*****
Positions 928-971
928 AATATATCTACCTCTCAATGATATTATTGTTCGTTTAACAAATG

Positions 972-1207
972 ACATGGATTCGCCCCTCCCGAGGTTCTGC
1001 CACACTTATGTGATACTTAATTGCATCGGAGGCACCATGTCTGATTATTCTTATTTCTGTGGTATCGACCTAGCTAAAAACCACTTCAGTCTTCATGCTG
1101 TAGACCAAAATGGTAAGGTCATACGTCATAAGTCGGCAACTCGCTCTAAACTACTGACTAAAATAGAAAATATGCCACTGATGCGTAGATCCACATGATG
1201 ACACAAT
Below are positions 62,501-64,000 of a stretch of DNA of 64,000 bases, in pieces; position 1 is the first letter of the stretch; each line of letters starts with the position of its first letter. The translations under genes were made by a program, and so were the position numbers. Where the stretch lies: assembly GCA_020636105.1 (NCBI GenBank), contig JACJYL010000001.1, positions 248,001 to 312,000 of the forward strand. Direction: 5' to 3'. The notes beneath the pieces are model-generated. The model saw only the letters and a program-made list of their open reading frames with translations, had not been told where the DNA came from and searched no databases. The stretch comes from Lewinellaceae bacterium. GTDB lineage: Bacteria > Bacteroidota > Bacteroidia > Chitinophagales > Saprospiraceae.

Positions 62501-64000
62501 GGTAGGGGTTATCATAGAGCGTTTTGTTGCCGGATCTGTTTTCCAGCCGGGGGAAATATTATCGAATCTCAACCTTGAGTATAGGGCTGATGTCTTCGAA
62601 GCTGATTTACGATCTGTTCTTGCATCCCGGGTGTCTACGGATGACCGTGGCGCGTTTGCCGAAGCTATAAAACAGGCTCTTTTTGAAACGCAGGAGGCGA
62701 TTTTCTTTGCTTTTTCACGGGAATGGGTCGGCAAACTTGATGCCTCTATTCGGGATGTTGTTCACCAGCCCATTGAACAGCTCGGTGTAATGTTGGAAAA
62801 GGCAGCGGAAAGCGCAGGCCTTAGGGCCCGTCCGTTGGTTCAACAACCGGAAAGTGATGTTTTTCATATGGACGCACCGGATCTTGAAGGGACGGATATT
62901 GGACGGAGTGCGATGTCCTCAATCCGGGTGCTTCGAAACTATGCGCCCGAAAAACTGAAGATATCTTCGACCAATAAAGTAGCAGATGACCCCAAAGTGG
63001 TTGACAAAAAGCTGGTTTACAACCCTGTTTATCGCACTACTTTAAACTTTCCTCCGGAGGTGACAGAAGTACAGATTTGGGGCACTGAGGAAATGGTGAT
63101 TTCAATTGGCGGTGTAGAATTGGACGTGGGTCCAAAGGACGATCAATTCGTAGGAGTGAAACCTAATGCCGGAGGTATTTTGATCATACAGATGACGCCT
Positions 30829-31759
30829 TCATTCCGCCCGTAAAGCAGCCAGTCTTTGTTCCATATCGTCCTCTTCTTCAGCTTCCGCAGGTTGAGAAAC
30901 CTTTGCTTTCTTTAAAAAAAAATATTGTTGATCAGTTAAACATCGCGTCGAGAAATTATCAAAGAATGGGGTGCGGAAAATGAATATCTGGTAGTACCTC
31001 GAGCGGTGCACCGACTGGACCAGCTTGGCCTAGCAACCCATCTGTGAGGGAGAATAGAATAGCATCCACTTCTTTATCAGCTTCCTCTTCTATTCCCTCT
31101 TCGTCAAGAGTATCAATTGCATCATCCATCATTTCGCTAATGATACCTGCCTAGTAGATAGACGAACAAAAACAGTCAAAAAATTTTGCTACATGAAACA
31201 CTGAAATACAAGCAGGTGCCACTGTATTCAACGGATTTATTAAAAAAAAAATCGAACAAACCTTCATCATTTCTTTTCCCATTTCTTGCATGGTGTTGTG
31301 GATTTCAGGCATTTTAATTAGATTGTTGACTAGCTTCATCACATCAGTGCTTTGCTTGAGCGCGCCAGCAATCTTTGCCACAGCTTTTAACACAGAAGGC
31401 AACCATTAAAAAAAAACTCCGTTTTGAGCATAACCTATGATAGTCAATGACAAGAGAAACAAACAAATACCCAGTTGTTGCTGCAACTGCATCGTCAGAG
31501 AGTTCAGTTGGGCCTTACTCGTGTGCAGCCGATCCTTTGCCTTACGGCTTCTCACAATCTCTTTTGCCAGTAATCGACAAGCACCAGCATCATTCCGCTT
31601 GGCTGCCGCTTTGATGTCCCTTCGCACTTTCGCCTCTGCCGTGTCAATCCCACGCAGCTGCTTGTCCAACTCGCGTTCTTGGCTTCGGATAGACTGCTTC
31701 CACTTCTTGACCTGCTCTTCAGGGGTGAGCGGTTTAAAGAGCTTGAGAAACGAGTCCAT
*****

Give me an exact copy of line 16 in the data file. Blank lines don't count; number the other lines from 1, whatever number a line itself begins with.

63101 TTCAATTGGCGGTGTAGAATTGGACGTGGGTCCAAAGGACGATCAATTCGTAGGAGTGAAACCTAATGCCGGAGGTATTTTGATCATACAGATGACGCCT